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This year’s theme, “Celebrating 40 Years of Progressive Leadership,” acknowledges TASH’s 40 years of generating change within the disability community and anticipates a brighter, more inclusive future for people with disabilities in all aspects of life. Each year, the TASH Conference impacts the disability field by connecting attendees to innovative information and resources, facilitating connections between stakeholders within the disability movement, and helping attendees reignite their passion for an inclusive world.

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Thursday, December 3 • 9:20am - 10:10am
Literacy together: Examination of a peer-supported comprehension enhancement strategy LIMITED

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Limited Capacity seats available

Access to age-appropriate literacy is essential for all students, yet often inaccessible for students with significant disabilities. This study explores the effect of the picture plus discussion (PPD) intervention delivered collaboratively among students with and without disabilities. Results indicate effectiveness of this inclusive teaching strategy in increasing access to and comprehension of age-appropriate texts read aloud. OBJECTIVES: +T2 IMPORTANCE: Access to literacy is an essential part of everyday life, however individuals with significant disabilities often experience limited access (e.g., Browder et al., 2009). This study addresses the current need for increased research on academic content for students with significant disabilities in inclusive settings (Shurr & Bouck, 2013). TRANSLATING TOPIC INTO IMPROVED OUTCOMES:Access to opportunities, instruction, materials, and experiences that support literacy engagement for students with moderate and severe disabilities are generally lacking (Browder et al., 2009, Kliewer, C., Biklen, D., & Kasa-Hendrickson, C., 2006 and Kliewer, 1998). In addition to an overall lack of access to literature instruction and materials for students with moderate and severe disabilities, materials that are present are often not representative of the student?s chronological age (Browder, Trela, & Jimenez, 2007) or are altered versions of the original texts (Shurr & Taber-Doughty, 2012). This study describes the positive outcomes of a follow-up study on an intervention described by Shurr & Taber-Doughty (2012) combining the use of pictures and discussion (PPD) to increase the comprehension abilities of elementary school students with significant disabilities. In this present study, elementary students were read age-appropriate texts aloud along with a peer to assess the effectiveness of modeling to increase comprehension and activity intervention during this intervention. Due to a limited supply of adapted age appropriate texts, and the inherent reduction of relevant information in these materials, using typical texts along with the PPD intervention can allow access to a vast pool of texts for these students with minimal preparation on the part of the teacher. Additionally, expanding the previous use of this intervention adds to the emerging research base for the PPD intervention to extend into inclusive settings. During this presentation practitioners will hear a detailed description of the intervention used in the study as well as participant characteristics and materials used. Introduction to the intervention used in this study could help practitioners, including current and prospective teachers as well as teacher educators, open access for their students to a wider variety of age appropriate texts.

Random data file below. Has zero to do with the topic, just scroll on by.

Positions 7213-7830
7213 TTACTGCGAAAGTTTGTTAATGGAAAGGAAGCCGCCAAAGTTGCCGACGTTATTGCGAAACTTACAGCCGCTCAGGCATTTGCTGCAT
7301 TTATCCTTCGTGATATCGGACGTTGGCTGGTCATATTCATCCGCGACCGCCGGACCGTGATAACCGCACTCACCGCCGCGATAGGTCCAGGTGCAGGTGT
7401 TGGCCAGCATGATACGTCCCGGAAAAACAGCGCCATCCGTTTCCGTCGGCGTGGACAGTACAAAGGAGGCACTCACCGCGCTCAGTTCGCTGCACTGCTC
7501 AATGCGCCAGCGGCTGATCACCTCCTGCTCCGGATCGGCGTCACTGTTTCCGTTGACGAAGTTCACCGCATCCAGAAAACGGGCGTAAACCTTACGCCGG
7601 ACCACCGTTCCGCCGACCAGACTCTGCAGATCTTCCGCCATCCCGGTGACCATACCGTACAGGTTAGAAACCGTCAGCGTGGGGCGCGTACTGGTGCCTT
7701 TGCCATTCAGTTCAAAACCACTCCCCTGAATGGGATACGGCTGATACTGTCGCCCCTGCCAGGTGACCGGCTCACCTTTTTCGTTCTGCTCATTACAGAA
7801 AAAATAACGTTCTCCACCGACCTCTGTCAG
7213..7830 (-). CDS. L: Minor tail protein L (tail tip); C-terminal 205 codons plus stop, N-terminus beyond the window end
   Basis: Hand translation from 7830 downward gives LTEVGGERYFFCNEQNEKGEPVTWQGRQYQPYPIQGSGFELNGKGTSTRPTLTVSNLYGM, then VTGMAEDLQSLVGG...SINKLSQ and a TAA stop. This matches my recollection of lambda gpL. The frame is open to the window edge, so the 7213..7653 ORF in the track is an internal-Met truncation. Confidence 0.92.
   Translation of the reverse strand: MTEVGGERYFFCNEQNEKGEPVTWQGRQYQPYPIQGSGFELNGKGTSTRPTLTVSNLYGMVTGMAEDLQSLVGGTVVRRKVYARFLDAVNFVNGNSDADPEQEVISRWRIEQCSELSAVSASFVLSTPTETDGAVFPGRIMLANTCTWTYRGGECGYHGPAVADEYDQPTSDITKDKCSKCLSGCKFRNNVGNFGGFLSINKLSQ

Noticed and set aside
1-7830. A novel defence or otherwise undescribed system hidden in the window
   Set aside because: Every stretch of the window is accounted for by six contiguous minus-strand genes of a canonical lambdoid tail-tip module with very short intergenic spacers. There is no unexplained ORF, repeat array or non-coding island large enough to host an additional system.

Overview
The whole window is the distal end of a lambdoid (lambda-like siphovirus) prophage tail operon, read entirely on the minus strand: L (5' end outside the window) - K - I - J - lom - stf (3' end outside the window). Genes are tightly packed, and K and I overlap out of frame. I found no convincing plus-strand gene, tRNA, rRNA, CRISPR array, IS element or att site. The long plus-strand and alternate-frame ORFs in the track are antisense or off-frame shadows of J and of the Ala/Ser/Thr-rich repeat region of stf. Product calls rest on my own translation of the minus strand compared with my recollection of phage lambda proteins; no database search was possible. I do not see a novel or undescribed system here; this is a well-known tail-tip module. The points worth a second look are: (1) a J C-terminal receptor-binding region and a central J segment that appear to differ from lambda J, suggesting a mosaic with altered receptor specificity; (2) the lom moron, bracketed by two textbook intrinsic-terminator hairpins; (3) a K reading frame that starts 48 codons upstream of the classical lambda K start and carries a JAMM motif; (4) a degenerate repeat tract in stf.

Thursday December 3, 2015 9:20am - 10:10am
Douglas 1401 SW Naito Parkway Portland, OR 97201

Attendees (22)